"As adolescents move through middle school and high school, some adults expect them to automatically make mature decisions, as if these external events [puberty] magically grant adolescents adult-like thinking skills.  This is a recipe for future conflict; adults become disappointed and teenagers feel misunderstood..."  To read more on the article by Terence & Eileen Houlihan, please click here

Terence Houlihan speaking to high school teachers in Akron, OH, 2013.


The "Bully" in theaters


BULLY… It is not a new term or concept in American society but yet it still evades us.  In fact, I’m sure many of us can recall a memory from childhood or our teen years when we were subjected to some form of bullying behavior; whether it was physical or the more veiled emotional and psychological forms.  Our memories are sure to evoke feelings of sadness, isolation and anger.  Unfortunately, the feelings remain long after the torment has ended.

I saw the movie “Bully” over the past weekend and left the theater with an overwhelming sense of sadness.  It seemed the theater goers understood that victimization is wrong.   I listened to them call out to the screen when the parents and school officials didn’t know what to do.  There they sat, outraged at the injustices perpetuated on the victims and their families.  And while the images on the screen represented only a small number of schools, kids and families suffering from this victimization, we could insert any town or family in America, because bullying is pervasive in our society and is only beginning to receive heightened attention. 

If we are to really grapple with this issue we must be ever vigilant of the signs.  We must turn our focus to “seeing” it happen in our schools, in our communities, in our homes and in our online communications.  We must get behind a common language that expresses intolerance for these behaviors from our children and from ourselves as adults.  To effect impacting change, we must educate both the victim and the bully.  Only then will our children cease to feel the loneliness and self-loathing results of this torment, and only then will they cease to take their lives in hopelessness.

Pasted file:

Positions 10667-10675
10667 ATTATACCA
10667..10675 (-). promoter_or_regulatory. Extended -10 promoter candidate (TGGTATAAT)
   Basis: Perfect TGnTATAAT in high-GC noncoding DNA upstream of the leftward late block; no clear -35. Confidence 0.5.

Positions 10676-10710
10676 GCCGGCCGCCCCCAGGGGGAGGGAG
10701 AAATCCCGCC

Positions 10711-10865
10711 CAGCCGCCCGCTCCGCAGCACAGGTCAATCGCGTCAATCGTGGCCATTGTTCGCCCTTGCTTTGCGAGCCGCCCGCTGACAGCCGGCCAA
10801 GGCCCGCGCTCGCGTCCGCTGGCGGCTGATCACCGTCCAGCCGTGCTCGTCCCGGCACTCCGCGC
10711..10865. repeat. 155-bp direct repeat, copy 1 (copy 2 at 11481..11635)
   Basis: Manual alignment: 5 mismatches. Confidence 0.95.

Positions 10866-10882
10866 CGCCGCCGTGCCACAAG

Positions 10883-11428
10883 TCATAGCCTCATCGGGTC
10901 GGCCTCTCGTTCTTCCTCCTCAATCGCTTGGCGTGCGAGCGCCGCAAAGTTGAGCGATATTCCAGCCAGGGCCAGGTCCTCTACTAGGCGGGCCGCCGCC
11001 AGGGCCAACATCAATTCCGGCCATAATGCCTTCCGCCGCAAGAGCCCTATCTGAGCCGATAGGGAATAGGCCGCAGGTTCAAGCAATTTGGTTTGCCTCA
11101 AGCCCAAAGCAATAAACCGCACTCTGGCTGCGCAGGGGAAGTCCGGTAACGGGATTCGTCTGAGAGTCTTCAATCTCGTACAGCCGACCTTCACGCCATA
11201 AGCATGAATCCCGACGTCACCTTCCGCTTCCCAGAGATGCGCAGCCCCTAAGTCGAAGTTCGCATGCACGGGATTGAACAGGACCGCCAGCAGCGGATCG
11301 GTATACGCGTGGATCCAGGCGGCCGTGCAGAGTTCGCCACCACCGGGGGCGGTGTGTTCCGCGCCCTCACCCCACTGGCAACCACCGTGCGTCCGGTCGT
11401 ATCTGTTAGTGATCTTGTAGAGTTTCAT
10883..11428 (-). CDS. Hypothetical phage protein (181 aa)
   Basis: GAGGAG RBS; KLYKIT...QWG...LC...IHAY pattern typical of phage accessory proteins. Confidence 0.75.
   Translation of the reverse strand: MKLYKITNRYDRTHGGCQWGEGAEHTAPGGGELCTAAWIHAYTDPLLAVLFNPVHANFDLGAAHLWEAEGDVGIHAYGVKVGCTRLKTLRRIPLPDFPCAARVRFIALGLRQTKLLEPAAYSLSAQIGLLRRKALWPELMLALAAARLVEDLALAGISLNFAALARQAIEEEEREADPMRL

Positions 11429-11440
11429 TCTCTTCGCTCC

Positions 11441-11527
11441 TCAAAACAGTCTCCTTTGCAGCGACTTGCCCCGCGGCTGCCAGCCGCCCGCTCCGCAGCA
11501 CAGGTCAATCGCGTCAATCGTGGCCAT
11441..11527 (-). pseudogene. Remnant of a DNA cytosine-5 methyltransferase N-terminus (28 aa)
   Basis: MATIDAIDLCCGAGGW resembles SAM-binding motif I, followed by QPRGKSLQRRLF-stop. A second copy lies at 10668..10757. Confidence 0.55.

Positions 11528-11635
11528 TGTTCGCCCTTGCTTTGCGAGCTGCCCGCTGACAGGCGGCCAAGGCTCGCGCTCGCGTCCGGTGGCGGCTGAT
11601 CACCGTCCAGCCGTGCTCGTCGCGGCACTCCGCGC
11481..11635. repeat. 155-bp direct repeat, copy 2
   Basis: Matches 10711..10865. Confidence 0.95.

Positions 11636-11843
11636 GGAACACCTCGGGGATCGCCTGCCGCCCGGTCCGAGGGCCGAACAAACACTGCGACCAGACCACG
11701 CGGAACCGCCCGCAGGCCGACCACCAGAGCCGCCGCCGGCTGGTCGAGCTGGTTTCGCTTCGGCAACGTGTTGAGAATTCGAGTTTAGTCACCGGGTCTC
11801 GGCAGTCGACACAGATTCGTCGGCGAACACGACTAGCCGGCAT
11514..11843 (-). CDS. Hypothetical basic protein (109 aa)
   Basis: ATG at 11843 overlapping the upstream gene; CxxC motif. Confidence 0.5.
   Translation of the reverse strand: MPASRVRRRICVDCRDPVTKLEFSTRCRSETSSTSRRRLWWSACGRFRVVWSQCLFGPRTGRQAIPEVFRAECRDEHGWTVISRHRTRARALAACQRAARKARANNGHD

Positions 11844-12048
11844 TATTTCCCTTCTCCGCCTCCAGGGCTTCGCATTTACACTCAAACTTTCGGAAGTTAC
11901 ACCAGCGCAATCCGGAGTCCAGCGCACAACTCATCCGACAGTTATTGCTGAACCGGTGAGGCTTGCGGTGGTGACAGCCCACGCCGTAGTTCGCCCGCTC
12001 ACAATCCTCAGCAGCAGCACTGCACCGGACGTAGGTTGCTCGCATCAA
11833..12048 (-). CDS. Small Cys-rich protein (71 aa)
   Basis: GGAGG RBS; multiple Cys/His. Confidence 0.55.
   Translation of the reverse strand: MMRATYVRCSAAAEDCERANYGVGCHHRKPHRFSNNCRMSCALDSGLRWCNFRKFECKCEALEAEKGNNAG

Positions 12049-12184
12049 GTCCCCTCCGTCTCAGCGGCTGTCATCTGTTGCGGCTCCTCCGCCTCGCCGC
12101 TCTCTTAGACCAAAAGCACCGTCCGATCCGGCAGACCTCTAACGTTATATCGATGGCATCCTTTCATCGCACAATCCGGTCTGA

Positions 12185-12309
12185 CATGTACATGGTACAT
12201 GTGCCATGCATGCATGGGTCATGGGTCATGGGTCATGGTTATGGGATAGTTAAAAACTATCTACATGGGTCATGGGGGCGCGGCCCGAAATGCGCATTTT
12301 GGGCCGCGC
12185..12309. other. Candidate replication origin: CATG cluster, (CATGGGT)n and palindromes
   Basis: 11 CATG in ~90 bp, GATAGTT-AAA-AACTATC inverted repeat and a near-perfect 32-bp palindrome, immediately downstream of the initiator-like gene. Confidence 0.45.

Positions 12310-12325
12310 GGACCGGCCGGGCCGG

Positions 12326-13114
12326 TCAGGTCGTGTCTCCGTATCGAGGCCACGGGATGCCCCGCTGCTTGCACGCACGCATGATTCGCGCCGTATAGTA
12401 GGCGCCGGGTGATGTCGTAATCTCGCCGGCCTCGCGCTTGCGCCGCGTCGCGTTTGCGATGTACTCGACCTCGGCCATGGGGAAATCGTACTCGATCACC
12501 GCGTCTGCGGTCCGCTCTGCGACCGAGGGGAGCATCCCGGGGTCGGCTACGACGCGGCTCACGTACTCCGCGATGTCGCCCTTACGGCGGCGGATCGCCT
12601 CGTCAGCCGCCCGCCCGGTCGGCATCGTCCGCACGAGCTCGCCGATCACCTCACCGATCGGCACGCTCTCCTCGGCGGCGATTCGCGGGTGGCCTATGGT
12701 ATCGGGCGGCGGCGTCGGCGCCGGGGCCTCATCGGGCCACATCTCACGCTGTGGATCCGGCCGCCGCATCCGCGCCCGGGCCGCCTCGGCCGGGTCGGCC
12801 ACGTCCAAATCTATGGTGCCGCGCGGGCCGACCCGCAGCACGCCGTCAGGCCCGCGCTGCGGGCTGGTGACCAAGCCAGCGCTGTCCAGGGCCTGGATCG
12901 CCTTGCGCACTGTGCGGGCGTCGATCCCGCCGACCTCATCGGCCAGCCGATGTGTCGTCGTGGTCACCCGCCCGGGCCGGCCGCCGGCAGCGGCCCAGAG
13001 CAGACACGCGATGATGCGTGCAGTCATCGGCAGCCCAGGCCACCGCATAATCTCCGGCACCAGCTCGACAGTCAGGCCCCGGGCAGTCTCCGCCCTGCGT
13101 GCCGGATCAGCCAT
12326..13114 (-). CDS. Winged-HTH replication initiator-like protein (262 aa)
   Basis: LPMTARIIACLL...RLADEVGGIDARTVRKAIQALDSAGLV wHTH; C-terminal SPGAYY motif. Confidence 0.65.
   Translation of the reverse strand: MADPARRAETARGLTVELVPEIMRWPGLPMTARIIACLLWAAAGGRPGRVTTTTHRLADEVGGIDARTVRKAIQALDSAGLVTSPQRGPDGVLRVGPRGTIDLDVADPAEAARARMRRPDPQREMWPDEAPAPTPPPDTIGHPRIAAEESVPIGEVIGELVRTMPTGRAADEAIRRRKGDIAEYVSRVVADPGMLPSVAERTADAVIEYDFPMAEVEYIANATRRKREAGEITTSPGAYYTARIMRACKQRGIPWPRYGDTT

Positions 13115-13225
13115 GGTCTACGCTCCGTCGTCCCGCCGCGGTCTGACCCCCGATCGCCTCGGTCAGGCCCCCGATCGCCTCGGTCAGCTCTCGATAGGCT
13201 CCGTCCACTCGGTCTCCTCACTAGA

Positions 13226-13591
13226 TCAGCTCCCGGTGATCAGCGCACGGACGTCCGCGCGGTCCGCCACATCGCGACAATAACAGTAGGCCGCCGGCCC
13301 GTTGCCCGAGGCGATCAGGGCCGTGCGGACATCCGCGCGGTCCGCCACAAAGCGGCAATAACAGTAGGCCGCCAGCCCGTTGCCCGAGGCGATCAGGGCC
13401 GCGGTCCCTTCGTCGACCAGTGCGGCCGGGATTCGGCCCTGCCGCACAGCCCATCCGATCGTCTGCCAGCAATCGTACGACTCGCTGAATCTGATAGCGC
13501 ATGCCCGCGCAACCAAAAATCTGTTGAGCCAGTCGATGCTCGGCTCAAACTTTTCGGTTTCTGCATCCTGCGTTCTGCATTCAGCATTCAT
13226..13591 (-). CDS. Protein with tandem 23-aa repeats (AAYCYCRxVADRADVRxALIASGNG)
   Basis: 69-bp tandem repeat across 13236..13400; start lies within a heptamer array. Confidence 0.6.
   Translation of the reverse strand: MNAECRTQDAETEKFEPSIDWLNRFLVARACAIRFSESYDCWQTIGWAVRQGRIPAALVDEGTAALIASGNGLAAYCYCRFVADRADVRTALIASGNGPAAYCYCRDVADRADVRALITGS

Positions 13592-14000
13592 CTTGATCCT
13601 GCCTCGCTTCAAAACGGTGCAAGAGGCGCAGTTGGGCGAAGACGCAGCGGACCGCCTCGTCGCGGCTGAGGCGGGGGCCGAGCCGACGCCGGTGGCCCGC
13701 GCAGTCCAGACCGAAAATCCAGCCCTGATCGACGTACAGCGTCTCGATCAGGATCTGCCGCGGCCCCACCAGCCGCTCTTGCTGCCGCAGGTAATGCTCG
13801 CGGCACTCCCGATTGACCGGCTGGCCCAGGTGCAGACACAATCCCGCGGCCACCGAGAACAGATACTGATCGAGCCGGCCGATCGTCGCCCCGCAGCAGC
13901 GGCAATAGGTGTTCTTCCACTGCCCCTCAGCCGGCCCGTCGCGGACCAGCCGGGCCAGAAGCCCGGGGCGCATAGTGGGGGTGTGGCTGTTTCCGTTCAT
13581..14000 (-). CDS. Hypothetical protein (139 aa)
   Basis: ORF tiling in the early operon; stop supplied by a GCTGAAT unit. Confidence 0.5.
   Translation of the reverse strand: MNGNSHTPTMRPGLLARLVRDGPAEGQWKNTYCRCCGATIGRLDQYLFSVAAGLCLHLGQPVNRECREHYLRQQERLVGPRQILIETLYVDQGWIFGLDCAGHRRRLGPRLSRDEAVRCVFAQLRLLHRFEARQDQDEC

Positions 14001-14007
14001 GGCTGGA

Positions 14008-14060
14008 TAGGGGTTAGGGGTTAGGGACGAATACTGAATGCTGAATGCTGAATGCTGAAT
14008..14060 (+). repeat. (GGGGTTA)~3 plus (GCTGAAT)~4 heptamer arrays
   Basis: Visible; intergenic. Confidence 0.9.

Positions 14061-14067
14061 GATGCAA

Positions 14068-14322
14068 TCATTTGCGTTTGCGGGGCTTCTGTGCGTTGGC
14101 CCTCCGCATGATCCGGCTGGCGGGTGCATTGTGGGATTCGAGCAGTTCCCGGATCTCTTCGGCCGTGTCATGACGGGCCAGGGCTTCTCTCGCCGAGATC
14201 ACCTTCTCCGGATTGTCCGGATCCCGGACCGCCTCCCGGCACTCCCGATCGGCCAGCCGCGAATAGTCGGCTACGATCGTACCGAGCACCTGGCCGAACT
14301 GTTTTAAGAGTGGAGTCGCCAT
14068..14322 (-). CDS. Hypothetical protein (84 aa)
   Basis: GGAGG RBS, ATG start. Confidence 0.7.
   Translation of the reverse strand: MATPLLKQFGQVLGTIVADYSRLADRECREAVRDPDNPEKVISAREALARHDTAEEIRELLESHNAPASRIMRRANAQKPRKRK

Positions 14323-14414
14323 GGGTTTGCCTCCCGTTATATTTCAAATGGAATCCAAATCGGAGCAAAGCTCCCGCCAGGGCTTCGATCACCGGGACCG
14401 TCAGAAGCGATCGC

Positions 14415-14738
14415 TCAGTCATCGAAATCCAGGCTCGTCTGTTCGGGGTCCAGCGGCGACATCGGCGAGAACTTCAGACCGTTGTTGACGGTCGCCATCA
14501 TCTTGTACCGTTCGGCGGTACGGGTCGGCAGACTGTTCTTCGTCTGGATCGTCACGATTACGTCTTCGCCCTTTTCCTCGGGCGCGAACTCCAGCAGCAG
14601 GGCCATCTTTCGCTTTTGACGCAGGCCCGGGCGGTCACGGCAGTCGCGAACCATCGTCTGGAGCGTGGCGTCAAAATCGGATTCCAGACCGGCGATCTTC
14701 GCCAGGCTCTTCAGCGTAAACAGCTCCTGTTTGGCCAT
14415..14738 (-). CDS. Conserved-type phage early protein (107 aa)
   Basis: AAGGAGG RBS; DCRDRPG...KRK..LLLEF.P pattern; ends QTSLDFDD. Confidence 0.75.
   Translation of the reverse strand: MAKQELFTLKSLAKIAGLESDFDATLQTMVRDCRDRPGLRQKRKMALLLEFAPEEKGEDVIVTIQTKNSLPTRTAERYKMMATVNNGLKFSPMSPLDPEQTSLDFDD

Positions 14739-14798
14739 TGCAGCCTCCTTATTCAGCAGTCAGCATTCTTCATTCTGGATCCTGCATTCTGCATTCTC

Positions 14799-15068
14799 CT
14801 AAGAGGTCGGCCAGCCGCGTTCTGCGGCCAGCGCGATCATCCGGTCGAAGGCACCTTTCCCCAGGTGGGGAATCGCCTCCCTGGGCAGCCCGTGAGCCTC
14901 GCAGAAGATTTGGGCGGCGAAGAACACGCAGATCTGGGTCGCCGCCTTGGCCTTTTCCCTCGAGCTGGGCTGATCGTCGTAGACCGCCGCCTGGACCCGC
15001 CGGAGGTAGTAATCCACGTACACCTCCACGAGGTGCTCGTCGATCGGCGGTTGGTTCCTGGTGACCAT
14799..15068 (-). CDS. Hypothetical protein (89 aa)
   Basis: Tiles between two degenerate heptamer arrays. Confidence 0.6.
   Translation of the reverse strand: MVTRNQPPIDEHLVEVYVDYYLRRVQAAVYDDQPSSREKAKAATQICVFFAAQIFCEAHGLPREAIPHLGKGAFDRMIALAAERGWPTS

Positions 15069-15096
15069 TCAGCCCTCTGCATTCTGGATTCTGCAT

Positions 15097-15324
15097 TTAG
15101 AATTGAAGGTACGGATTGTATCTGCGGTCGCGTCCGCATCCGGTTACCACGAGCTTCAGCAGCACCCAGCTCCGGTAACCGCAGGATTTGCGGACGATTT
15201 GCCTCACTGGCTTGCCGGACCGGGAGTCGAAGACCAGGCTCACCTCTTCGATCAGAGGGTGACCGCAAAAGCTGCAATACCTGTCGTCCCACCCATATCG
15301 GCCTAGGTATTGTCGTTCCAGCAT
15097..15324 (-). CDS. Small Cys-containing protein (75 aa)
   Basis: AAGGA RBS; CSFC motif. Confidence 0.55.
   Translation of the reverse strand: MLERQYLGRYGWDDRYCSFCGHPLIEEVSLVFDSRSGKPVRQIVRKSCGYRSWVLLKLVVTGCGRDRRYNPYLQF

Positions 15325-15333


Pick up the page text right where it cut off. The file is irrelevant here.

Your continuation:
Teens and Sleep

by Terence J. Houlihan, MS Ed, CRS

America's teens are chronically sleep-deprived. There I said it.  It's out. 

I attended a seminar back in the spring of 2011 at North Shore University Hospital to listen to Dr. Judith Owens, MD, the Director of Sleep Medicine at Children's National Medical Center and professor at Brown University.  I had heard of Dr. Owens in the past, as she had been part of a national movement to encourage school leaders to move back school start times.  Before taking my seat amidst the other school counselors, principals, teachers, etc., I was well aware the latest research indicated that the average adolecent requires just over 9 hours of sleep per night, but I was not prepared for the eye-opening data about what exactly is impacting teens' sleep and how their lack of sleep is impacting them.

In my years of listening to students and parents fret over bedtimes, lack of sleep, bedtime activities, wake-up procedures, etc., I've heard the gambit of horror stories and the stories that double-me-over-in-laughter.  In the three hours of listening to Dr. Owens, every story made sense.

America's teens are chronically sleep-deprived. I said that, didn't I?  If you're a parent or educator with sleepy teens, you probably already know that.  Yelling at them to wake up or go to bed earlier doesn't work.  Most of us, adults, children, teens, etc., don't respond to yelling, even if we're awake.

Recent studies were done involving PET scans of the brains of adolescents diagnosed with ADHD and those of other adolescents (with normal cognitive functioning) who were sleep deprived for two weeks revealed unexpected data: their brains looked alike.  One of the reasons why kids and teens with ADHD struggle with school is because their executive functioning skillset is impacted: they struggle with organization, time management, planning, motivations, etc.  This functioning has been identified as being located in the pre-frontal cortex: just behind the forehead.  Neuroscientists point to this part of the brain as being the last to develop...that's why adults are better at multi-tasking and managing their time.  But, when adolescents are losing sleep night after night, they start to lose their capacity to engage in those executive skills.  

What's even more startling is that there's new research to suggest that we never really do make up on lost sleep.  There's no magic "sleep bank" that gets filled on the weekends that we can deduct from throughout the week.  And teens are notorious for sleeping late on the weekends...and parents mostly have no problem allowing them to do so.

We'll talk more about how this is a recipe for more issues...

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